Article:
The Twenty-Fifth Inforum World Conference in Riga, Latvia
The 25th Inforum World Conference took place in Riga from August 28 through September 2, 2017. The conference hosts were Inforum's Latvian partners at Riga Technical University. Presentations, papers, photos, and other information are listed below.
Additionally, selected papers from the 2015 (Bangkok), 2016 (Osnabruck), and 2017 (Riga) Inforum World Conferences have been collected and edited by Velga Ozalina and Doug Meade.
The morning began with brief presentation by Talis Juhna, Vice-Rector for Research at Riga Technical University. This was followed by introductory remarks by Remigijs Pocs and Doug Meade. Following this was an update by the respective attending countries on their activities during the past year. The first two presentations were presented by Doug Meade, as Clopper and the Japanese authors were absent from the conference.
Clopper Almon (USA) - The Craft of Economic Modeling
Peter Bozso (Hungary) - A Summary of the Modeling Activities of GKI
Rossella Bardazzi and Leonardo Ghezzi (Italy) - International Competitiveness and Investment: Simulations with BTM
David Mullins, Phindile Nkosi, and David Mosaka (South Africa) - Assessing the Economic Contribution of Labour Migration in South Africa by a Dynamic Multisectoral macroeconomic Model
Shantong Li, Jianwu He, and Jing Wen (China) - Structural Changes of the Chinese Economy - Based on Input-Output Analysis
Doris Buenemann, Marc Ingo Wolter, and Stefanie Bauer (Germany) - Company Demographics in Germany
On Monday evening, the participants were treated to a tour of the old city of Riga, which included interesting descriptions of the many Art Nouveau buildings in Riga.
Anett Grossmann and Frank Hohmann (Germany) - PortableDyme Workshop
Alexandr Baranov, Victor Pavlov, and Iuliia Slepenkova (Russia) - Construction of the Dynamic Input-Output Model of the Russian Economy with a Human Capital Block and Problems of its Information Support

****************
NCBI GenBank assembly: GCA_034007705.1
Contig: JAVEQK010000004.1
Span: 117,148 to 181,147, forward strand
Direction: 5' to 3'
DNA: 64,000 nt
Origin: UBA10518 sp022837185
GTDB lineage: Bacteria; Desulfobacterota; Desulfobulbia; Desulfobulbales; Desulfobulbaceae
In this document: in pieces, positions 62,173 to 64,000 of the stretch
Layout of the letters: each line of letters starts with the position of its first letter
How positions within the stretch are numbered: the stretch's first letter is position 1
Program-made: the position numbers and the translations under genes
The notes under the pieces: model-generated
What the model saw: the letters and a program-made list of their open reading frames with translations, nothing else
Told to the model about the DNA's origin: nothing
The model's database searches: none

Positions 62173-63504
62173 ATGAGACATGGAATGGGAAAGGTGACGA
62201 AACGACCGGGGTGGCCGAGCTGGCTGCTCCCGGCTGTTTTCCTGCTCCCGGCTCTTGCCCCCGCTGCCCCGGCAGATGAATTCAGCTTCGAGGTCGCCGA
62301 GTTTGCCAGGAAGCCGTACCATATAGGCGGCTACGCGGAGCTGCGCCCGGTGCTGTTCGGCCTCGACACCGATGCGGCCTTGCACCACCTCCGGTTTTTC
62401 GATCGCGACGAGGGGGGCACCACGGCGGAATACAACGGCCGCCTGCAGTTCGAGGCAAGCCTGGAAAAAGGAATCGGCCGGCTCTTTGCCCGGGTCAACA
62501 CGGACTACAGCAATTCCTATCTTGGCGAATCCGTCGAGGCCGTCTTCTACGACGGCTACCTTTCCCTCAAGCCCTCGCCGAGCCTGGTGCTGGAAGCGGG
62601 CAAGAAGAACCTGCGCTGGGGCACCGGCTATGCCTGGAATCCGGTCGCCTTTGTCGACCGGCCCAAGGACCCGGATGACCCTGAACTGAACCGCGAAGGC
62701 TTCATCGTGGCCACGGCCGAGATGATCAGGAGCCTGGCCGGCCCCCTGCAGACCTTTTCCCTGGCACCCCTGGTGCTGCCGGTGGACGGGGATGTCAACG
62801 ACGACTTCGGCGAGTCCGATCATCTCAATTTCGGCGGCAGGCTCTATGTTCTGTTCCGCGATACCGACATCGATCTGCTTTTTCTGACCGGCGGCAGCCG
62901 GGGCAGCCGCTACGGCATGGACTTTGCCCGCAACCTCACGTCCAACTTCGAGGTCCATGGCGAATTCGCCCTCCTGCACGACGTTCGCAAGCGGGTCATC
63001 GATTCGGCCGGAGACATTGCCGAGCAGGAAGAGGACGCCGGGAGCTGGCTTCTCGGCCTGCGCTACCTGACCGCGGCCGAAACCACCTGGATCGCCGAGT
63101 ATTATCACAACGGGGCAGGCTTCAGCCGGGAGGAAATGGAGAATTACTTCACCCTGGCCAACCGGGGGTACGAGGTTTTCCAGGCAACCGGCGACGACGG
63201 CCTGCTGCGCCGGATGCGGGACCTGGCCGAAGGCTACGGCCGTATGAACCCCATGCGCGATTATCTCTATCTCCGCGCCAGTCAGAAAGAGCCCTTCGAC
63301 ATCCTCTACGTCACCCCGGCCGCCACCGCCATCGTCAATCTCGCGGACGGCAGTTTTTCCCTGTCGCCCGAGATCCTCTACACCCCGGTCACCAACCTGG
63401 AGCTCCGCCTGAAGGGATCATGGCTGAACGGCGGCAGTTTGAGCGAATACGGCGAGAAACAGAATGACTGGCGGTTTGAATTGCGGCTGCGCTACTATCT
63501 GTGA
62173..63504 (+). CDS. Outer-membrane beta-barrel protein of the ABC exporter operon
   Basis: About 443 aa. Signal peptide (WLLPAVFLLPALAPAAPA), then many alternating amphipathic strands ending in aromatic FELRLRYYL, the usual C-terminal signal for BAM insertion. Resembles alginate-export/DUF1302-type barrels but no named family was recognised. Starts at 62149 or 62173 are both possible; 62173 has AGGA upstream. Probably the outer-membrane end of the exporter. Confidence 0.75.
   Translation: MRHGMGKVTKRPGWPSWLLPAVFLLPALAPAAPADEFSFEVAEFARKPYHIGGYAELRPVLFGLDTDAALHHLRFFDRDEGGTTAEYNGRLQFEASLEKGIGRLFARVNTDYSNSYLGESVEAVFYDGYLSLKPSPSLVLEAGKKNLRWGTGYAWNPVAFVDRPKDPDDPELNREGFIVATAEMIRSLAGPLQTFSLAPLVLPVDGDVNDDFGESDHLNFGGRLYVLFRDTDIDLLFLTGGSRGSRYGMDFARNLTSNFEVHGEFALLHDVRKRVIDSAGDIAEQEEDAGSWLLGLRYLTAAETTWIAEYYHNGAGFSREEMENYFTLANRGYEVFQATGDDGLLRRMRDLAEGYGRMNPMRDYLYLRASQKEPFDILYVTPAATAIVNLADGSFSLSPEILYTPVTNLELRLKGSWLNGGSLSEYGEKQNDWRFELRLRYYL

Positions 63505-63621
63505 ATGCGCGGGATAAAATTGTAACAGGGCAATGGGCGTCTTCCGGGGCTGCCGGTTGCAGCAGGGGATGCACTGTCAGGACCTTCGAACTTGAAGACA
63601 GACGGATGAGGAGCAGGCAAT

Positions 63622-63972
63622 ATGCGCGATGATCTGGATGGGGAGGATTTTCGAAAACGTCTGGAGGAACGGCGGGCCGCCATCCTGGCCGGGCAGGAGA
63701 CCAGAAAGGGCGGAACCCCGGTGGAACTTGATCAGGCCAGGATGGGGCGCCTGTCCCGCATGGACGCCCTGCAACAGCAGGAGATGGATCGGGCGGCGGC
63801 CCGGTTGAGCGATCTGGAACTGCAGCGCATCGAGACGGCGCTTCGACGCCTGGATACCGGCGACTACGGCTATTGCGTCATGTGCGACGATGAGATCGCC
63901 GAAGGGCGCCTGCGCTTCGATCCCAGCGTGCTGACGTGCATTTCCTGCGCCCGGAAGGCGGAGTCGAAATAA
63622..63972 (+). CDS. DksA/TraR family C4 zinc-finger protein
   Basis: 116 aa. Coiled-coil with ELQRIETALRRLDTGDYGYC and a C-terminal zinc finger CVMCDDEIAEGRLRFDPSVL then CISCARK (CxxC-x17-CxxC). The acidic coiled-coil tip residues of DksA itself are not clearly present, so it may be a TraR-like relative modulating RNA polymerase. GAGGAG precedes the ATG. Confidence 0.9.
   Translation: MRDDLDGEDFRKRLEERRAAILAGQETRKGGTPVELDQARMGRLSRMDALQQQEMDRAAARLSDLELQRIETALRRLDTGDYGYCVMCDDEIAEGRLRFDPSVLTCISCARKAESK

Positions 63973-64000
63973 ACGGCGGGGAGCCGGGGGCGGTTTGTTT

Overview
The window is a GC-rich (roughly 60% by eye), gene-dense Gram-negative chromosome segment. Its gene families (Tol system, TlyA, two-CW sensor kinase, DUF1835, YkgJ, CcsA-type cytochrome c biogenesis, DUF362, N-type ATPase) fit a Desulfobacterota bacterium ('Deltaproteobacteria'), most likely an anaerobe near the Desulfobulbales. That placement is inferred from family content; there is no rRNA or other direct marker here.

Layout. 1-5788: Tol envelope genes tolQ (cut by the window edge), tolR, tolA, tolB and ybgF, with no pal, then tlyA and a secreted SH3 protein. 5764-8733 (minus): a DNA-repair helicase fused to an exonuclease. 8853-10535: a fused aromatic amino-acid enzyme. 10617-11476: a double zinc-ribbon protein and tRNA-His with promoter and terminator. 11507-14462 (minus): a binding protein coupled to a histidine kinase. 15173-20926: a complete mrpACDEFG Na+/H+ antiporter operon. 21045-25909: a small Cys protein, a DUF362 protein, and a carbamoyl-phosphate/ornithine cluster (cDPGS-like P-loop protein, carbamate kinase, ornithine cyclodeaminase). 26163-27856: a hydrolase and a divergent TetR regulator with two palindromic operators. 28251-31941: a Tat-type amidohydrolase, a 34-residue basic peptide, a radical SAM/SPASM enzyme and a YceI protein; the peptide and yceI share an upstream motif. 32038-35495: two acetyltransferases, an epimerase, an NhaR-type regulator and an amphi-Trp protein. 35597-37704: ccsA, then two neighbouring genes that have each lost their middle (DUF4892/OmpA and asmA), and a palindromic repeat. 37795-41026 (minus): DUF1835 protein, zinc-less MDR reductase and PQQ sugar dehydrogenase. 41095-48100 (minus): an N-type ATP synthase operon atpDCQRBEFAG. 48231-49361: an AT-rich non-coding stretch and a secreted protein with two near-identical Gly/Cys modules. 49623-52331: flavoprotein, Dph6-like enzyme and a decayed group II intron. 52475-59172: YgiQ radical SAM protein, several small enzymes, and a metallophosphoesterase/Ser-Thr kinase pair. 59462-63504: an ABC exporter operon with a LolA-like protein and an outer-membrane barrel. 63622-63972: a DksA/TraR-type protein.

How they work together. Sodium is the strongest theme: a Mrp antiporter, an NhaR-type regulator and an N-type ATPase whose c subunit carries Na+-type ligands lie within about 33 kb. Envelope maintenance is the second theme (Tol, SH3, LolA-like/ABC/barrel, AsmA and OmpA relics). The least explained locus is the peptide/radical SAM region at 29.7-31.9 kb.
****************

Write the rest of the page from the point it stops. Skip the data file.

Lucja Tomaszewicz and Joanna Trebska (Poland) - Financial Input-Output Multipliers
Yaxiong Zhang (China) - Compilation of the 2012 Multiprovincial IO Tables for China
Radford Schantz (USA) - Trade in Value-Added and Comparative Advantage
Toshiaki Hasegawa (Japan) - Trade in Value-Added and Labor Productivity
Asiya Brusentseva and Vadim Potapenko (Russia) - PADS for Russia: Tentative Results and Embedding into the Russian Interindustry Model
Alexander Maslennikov (Russia) - Global Vector Autoregression: Possibilities for Application to the Input-Output Modelling Framework
Gaygysyz Ashyrov, Tiiu Paas, and Maryna Tverdostup (Estonia) - Comparative Analysis of the Marine Sectors: An Input-Output Analysis of Neighboring Countries Estonia and Finland
Michal Przybylinski (Poland) - The Role of an Industry in the Economy
Douglas Meade (USA) - The Right Tax? Explorations of U.S. Tax Reform
Emilia Fraszka-Sobczyk, Michal Przybylinski, Iwona Swieczewska, and Joanna Trebska (Poland) - Long-term Development of the Polish Economy: Putting Scenarios Together
Alexander Shirov (Russia) - Estimation of the Multiplicative Effects of International Projects
Iwona Swieczewska (Poland) - Determinants of TFP Growth in Sectors of the Polish Economy: Long-term and Short-term Perspective
Patricio Aroca (Chile) - The Importance of Imports in Chilean Mining Exports
Velga Ozolina, Astra Auzina-Emsina, and Remigijs Pocs (Latvia) - The Use of the Latvian Models for Competitiveness Analysis
Closing Session, and Discussion of the Next Conference - Various issues concerning software development, new members and training were discussed, and Michal gave a presentation for next year's World Conference XXVI in Lodz, Poland.
Rundale Palace Tour
The history of Riga, the capital of Latvia, begins as early as the 2nd century with a settlement at a natural harbor not far upriver from the mouth of the Daugava River. Later settled by Livs and Kurs, it was already an established trade center in the early Middle Ages along the Dvina-Dnieper trade route to Byzantium. Although Christianity had come to Latvia as early as the 9th century, Riga was founded in 1201 (over 800 years ago) by Albert, a German bishop. In 1282 the city joined the Hanseatic League. In 1510, Riga became the first place in the world to decorate a Christmas tree. In 1629, German rule was replaced by Swedish rule, and Riga became the biggest city in the Swedish Kingdom. In 1710, Riga came under Russian rule, but the German influence was still present until the establishment of an independent Latvia. The economic boom and rapid constructional developments at the beginning of the 20th century made Riga one of the most prominent Art Nouveau cities in world and one of the most prosperous in the Russian Empire.
On 18 November 1918, Latvia proclaimed its independence and stayed a free country until 1940 when it was occupied by the Soviet Army, which was soon replaced by the Nazi occupation, only to be retaken by the Soviets again at the end of the Second World War until 1991, when Latvia regained its independence from the Soviet Union. All these diverse historical periods have left their footprints in the architecture of Riga, which include old Gothic churches, built by founders of Riga, medieval buildings in the Old Town, exquisite Art Nouveau, as well as wooden buildings. In 1995, the historic center of Riga was included in the UNESCO World Heritage list.